as we’ve discovered private plans are as thorny as a thistle.
As we approach the holiday, Medicare beneficiaries unite to say
"Happy Christmas to all, and next year we’ll win the fight."
by Barbara B. Kennelly, President/CEO
"The debate over Medicare legislation has been a true disappointment to millions of seniors tired of paying more in premiums so that insurers offering private Medicare Advantage plans can keep their billions in government subsidies. While everyone in Washington talks about fiscal discipline, the President’s veto threat with support from his allies in Congress, shows the influence of the insurance lobby once again ruled the day.
This legislation offers only a band-aid fix to the doctor’s fee cut and clearly puts insurers’ profits ahead of Medicare’s solvency and seniors’ needs. The National Committee will continue to work with House and Senate members next year on legislation to eliminate these outrageous and wasteful subsidies to Medicare Advantage insurers, strengthen aid for low income beneficiaries and improve Medicare’s long-term solvency.”
The Treasury Department and the Office of Management and Budget have released their FY 2007 US Financial Report
. This report shows that by using the same accounting methods as private companies, the federal budget deficit is actually 69% higher than the administration reported two months ago, putting the deficit at $275.5 billion
for this fiscal year. The Bush administration will proudly tell you that this is 38% less than last year’s deficit. But who would’ve thought seven years ago we would be expected to celebrate a $275.5. billion dollar deficit?
Rather than focusing on the tax and spend policies which created this deficit, this report touts the “healthy economy” and continues to issue more dire warnings of an “oncoming fiscal train wreck” of entitlement spending.
Let’s be clear here, entitlement costs did not create our current budget deficit. The challenges facing each of these programs are different and they’ll require unique solutions, yet the Bush administration continues to lump Social Security, Medicare and Medicaid together in an attempt to persuade older Americans and their families to foot the bill for this administration’s irresponsible budget policies. The long-term challenges facing Social Security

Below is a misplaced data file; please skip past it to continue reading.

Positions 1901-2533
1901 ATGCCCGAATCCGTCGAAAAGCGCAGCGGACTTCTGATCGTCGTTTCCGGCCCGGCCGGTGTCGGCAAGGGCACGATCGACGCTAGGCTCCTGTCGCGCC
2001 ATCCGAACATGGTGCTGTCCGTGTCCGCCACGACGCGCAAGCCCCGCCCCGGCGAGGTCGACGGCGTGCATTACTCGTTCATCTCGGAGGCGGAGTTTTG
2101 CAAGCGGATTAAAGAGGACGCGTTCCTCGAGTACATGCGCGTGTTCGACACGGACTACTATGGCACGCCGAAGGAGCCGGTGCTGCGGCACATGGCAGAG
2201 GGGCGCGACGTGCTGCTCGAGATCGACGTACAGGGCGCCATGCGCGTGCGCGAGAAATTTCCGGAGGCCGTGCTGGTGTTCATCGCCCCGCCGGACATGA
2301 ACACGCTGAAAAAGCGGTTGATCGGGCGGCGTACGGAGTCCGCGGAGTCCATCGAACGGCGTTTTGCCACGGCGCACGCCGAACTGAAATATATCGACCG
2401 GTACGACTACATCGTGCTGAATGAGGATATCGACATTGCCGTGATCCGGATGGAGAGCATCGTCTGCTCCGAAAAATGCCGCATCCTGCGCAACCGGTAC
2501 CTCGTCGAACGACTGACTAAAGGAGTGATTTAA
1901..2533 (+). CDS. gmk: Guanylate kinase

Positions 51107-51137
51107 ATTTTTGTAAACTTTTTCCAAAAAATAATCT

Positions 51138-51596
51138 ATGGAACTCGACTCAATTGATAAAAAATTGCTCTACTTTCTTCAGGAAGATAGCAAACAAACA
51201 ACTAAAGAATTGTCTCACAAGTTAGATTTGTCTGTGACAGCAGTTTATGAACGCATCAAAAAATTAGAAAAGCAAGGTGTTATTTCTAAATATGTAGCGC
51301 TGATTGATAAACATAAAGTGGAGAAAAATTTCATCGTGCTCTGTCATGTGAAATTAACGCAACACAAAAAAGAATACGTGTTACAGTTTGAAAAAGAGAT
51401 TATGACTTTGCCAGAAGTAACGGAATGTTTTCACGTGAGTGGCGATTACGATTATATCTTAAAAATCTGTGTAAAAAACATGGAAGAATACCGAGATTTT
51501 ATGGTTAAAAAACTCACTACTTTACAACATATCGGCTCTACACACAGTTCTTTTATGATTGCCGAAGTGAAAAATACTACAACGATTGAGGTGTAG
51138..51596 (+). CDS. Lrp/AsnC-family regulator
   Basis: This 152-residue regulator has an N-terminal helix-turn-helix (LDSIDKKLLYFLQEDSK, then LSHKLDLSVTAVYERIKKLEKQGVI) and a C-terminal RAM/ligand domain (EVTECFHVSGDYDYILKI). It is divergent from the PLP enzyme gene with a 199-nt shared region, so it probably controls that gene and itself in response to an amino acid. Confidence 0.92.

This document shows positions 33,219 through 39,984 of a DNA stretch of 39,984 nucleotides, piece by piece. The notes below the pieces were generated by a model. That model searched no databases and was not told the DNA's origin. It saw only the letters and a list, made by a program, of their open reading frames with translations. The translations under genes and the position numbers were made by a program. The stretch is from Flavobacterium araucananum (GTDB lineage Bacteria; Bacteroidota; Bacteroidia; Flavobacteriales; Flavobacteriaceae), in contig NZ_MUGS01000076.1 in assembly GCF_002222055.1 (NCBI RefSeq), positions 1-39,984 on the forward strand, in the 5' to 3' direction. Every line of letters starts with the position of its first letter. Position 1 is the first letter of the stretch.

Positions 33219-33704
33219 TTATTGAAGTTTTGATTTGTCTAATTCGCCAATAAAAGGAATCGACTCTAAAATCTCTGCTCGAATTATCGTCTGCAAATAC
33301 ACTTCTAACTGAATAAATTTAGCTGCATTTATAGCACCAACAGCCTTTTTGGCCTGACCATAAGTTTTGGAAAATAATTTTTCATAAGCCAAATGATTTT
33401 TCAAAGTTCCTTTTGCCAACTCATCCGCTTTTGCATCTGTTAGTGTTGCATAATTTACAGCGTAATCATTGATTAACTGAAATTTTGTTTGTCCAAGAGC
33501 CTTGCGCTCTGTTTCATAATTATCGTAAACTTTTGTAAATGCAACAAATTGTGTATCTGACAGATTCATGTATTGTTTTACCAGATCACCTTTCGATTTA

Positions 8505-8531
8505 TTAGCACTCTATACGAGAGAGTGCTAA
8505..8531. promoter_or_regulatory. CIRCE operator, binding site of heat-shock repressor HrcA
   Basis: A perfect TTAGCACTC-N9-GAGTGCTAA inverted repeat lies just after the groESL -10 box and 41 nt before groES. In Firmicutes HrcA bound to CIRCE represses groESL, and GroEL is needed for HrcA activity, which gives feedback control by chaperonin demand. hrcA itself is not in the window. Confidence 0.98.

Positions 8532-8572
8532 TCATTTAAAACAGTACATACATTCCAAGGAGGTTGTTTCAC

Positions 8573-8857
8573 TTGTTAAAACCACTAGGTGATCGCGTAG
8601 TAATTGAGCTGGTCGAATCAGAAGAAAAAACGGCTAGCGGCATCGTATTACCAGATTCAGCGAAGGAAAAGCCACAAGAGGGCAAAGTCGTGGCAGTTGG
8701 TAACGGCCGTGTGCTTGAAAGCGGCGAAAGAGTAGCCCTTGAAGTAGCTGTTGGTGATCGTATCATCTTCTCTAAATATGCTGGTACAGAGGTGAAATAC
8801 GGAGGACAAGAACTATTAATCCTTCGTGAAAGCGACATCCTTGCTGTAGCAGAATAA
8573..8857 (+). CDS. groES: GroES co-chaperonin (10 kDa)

are modest and manageable and should be addressed -- but there is no need to buy into this “crisis” campaign designed to persuade Americans this program must be eviscerated in order to be fixed. Medicare
, on the other hand, faces a shortfall in 2019 in large part because it suffers from the same skyrocketing healthcare costs Americans are seeing nationwide. We can’t continue to ignore national health care reform if we want to control federal spending. Yet the administration’s supporters continue to ignore the real issues in favor of their rhetoric designed to erode Americans’ deep faith in social insurance programs.
Americans want fiscal discipline returned to Washington; however, the challenges facing Medicare and Social Security are different. A one-size-fits-all ‘let’s cut entitlements’ approach won’t work no matter how hard the Bush administration tries to sell it.
More than 10 million Medicare beneficiaries live at or near the poverty line but it’s been hard to get much attention for reforms that could ease their burden.
House and Senate conferees appear bogged down in negotiations of a Medicare reform bill. Of course, the focus of Congressional wrangling so far has been on cuts to wasteful subsidies to private Medicare Advantage
insurers and a fix to prevent a 10% pay cut
to Medicare physicians, which is scheduled for the New Year.
Now, Senators Jeff Bingaman
(D-NM) and Olympia Snowe
(R-ME) are sending a letter to Medicare negotiators, signed by more than 30 of their Senate colleagues, urging them to support reforms in three other areas:
· Increase the asset allowance
for the Part D low income subsidy so that those with very limited incomes, but modest retirement savings, can obtain the assistance the Medicare Modernization Act was intended to deliver in paying premiums and coinsurance under the drug benefit
· Update the income and asset allowances for the Medicare Savings Programs
, and provide continuing inflationary adjustment for those limits. Today many fail to receive needed assistance due to an asset test which has been unchanged for two decades
· Improve outreach and enrollment
in both programs
Here’s more information
on the Medicare Savings Program and the Low-Income Subsidy.